Hume also wrote essays on the birth and nature of political factions within governmental systems which might have provided a model for the rise of political parties in the U.S. Hume was influential with major European philosophers such as Voltaire, Kant, and Thomas Huxley, as well as with the leaders of the formation of the U.S. government such as James Madison, who used his ideas in the Federalist Papers supporting adoption of the Constitution.

Naturally, Humes's ideas did not make him popular with officials in his own government and leading citizens, and they might have led to some of his troubles getting accepted in the academic world. He went further than many Englishmen, no doubt, however, by his open support of the colonies in the struggles with the crown that ultimately led to the Revolution. As war clouds loomed, Hume, apparently along with close friend Adam Smith, tried to persuade Parliament to act to grant the colonies independence through legislation, but this effort failed.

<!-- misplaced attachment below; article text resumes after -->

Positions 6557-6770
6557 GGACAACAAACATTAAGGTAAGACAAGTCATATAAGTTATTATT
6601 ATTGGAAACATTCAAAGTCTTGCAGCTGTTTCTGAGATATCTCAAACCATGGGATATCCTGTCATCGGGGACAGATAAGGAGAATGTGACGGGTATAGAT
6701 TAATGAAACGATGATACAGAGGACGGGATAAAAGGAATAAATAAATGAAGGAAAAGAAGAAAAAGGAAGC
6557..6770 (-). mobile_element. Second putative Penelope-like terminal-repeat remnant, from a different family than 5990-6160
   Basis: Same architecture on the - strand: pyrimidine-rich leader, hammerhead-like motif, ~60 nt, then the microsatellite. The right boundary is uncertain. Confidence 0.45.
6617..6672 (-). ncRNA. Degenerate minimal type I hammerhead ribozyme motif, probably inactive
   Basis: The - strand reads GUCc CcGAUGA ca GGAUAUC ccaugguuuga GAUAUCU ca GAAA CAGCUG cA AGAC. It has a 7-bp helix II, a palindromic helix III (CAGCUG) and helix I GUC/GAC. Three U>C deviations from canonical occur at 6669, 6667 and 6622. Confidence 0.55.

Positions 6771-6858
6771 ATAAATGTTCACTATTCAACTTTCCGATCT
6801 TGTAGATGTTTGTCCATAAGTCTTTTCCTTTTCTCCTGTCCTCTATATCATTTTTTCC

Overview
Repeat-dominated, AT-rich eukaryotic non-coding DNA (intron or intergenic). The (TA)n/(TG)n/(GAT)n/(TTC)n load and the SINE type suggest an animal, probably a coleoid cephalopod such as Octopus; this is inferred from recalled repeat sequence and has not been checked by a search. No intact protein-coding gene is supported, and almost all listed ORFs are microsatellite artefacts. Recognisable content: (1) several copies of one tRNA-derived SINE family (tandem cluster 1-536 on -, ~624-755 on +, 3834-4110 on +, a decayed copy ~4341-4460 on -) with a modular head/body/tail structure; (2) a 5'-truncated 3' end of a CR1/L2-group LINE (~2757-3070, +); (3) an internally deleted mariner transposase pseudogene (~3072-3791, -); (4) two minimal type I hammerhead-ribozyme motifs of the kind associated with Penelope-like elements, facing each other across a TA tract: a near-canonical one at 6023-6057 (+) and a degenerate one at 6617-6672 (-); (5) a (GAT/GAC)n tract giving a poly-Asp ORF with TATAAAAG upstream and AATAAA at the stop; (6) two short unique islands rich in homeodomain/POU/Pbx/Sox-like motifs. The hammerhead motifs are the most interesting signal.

During the last two years of his life, Hume's health went into decline as he suffered from the effects of what was probably intestinal cancer, and he began associating more with literary friends like Dr. Smith and John Home. On July 4, 1776, unaware of the significant political events taking place across the Atlantic which he had partly inspired, the dying philosopher hosted a dinner party for these friends. The gathering, important at the time only as a way for him to say goodbye to the people closest to him (no one, of course, knows the nature of the discussions that took place during this event), does not merit even a passing mention among contemporary historians, but it is interesting for its irony--that one of the leading advocates of American independence within the Kingdom of Britain, David Hume, in the last weeks of his life, became the first person to celebrate its independence, albeit unknowingly.